6) anything alse I'm missing or really screwing up?

Again, sorry for the long post, wanted to give some history so my line of questioning made more sense.


Thanks!
Ian
 

·
Registered
Joined
·
1,864 Posts
No.. the tubes just aren't for holding fluid.

back at your right heel is wher ethe hyd lines enter the center section and go thru the relief valve ( pressure side anyway ), and then up to the cover.

I'd pull the plug on top of the pump ( piston pump ) to bleed it.

if this did not have the aftermarket valve, and instead had the blank cover, you could pull the plug and bleed it there as well.

there is also an inverted alan plug , test plug, down there by the relief valve.. you can open that and see if you are getting oil.

bottom line.. the hyd remote gets oil before the unloading valve in the 3pt.. the remote should work, if the pump i pumping and holding pressure, and the relief valve is good, and the high pressure tubes in the center housing are good... IE.. the remote should work even if the 3pt doesn't work.

unscrew the ends of the hoses at the remote valves and aim into a bucket, and operate the valve as if lifting, and then start engine.. should get oil out of one of the hoses pretty soon if it is burped and pump is pumping..

soundguy
 

·
Registered
Joined
·
6 Posts
Discussion Starter #3
thanks souNdguy! it seems that the inverted allen plug is basically the same passage as the plug on the side of the case right? or is one the supply and one a return path?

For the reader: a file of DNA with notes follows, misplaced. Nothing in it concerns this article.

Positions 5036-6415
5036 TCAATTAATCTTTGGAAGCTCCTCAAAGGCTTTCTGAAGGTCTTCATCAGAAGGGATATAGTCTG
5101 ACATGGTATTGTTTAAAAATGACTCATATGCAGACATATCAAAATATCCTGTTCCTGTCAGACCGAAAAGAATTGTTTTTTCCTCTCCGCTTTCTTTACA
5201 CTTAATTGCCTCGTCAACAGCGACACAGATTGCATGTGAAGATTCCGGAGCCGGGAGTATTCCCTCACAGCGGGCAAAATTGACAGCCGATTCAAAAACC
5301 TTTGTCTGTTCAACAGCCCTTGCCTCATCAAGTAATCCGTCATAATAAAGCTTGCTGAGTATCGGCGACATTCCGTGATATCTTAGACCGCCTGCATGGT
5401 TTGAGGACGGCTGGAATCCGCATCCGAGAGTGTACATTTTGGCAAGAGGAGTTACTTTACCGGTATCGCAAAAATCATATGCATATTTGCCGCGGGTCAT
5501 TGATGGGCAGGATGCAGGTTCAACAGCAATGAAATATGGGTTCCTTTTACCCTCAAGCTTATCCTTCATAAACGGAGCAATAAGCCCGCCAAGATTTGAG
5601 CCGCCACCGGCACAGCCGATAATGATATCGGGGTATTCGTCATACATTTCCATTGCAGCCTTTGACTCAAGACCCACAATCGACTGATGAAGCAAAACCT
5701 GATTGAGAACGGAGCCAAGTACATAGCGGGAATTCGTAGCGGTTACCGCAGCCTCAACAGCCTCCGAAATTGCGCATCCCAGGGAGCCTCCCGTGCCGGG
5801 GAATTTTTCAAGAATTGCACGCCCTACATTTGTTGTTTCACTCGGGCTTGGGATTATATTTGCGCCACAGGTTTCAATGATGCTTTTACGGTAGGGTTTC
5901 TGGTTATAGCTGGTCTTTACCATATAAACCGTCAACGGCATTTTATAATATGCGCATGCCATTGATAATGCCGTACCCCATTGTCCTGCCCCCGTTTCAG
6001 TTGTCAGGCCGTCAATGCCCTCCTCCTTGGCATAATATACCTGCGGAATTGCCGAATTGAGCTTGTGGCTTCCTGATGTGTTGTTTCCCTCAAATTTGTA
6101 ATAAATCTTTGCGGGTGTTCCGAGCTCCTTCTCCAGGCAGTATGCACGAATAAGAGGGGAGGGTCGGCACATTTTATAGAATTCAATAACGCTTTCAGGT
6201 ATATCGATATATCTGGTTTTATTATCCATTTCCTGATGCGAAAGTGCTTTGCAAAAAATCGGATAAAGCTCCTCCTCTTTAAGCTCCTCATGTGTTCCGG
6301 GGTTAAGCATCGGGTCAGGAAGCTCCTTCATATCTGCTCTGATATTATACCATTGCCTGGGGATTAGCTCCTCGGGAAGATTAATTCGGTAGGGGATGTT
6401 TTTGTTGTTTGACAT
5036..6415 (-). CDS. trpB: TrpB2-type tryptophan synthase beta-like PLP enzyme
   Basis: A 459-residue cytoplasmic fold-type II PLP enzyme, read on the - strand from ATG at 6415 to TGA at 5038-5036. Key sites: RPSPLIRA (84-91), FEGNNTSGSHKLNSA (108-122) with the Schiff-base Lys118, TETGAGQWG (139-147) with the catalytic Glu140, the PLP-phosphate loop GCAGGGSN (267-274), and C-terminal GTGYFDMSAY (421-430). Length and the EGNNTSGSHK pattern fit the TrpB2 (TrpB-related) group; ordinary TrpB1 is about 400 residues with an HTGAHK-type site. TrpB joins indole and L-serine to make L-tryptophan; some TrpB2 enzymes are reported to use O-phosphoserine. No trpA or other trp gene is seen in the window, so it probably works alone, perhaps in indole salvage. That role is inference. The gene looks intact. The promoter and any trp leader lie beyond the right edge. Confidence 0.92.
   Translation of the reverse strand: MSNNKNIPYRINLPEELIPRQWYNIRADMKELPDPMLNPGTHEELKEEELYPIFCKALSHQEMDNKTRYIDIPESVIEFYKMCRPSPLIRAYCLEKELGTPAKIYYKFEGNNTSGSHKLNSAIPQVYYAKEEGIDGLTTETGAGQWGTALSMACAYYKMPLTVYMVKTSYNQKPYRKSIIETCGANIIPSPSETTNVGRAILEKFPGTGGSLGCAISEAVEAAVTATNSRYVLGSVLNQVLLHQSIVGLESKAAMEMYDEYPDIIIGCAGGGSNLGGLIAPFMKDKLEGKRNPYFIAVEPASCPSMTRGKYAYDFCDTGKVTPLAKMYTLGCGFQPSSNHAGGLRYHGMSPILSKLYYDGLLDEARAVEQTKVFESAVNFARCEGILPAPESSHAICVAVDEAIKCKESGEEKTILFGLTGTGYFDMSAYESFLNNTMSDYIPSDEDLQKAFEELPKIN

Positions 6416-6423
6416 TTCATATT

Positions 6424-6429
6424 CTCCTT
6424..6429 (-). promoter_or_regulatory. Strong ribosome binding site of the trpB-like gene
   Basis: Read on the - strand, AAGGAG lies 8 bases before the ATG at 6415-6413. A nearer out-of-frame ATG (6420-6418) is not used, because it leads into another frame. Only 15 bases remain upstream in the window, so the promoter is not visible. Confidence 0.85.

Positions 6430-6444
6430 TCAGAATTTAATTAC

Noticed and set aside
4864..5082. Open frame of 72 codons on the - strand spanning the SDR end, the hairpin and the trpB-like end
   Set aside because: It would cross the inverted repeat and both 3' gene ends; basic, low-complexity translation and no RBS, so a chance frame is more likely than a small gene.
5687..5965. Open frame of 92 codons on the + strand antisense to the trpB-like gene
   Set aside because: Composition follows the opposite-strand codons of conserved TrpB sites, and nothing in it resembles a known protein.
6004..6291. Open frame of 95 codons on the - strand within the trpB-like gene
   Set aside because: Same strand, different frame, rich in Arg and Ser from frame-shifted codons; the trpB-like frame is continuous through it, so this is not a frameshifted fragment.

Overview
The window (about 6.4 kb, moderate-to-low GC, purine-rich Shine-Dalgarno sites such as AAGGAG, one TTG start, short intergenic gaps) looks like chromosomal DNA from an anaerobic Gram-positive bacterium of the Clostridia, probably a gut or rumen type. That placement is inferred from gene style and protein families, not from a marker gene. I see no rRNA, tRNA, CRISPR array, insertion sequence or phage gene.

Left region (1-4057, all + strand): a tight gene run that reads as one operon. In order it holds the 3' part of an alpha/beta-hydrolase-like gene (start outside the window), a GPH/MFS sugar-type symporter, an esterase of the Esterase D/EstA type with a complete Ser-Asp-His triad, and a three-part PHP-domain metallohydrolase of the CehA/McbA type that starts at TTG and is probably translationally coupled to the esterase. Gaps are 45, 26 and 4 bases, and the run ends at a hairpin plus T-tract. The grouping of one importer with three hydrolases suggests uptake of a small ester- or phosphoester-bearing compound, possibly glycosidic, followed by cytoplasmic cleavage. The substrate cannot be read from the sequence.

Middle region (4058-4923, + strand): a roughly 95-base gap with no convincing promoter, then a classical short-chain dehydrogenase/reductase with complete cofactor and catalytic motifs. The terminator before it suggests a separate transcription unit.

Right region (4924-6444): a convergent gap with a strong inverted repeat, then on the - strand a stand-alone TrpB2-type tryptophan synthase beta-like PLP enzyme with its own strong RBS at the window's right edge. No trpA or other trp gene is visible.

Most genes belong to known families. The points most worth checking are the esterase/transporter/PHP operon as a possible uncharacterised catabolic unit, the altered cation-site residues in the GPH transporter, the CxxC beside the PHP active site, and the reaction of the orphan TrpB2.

I removed that inverted allen plug to look up the tube and it was clear. I think I'll gasket and bolt up all of the covers, refill and go back to the pump side.

Before I took everything apart I tried the suggestion you made about operating the remote valve with the hoses into a bucket and some fluid came out but not quickly and it was pretty black and gross, not much amber color in it. I replaced the hoses already and squeezed all I could out of the hydraulic arm.

I guess the fact that something came out when I moved the lever could be due to some slight pressure in the system (or gravity :) ) I will focus on the pump and see if it can give pressure fluid flow thru it. Maybe sitting so long it needs an extended burping.

Thanks for your advice!
 

·
Registered
Joined
·
1,864 Posts
I doubt there was any 'gravity' flow from the remotes that are perched at the very highest part of the hyd system.

All the ports I mentioned are in the pressurized part of the circuit.. from the pump to the relief valve to the lift cover.

the oil volume in the pump itself is minscule.. extended burping is not / should not be needed.

if the oil you got out was gunky.. I'd suspect a suction side obstruction.. or gunked up pump.

find flow.. then worry about pressure.

I think I'd look at the manifold feeding the pump..

soundguy
 

·
Registered
Joined
·
6 Posts
Discussion Starter #5
good advice, I appreciate you taking the time to step it through with me. I'll dig some more this weekend.:thanku:
 

·
Registered
Joined
·
1,864 Posts
I'm hoping when you pull the pump something obvious jumps out at you.. like a wad of gunk inthe intake.. etc.. then you can get her cleaned and see what she will do... deffinately get any debri out and clean the pump..as you don't want the debri getting to the unload valve...

soundguy
 

·
Registered
Joined
·
6 Posts
Discussion Starter #7
just an update - I ordered some hydraulic pump rebuild gaskets/parts in a kit last week so this weekend I took the pump off. Nothing obvious came out that would indicate blockage but I haven't split the the pump completely apart yet. All of the bearings in the pump shaft and wobble plate operate smoothly and look fine.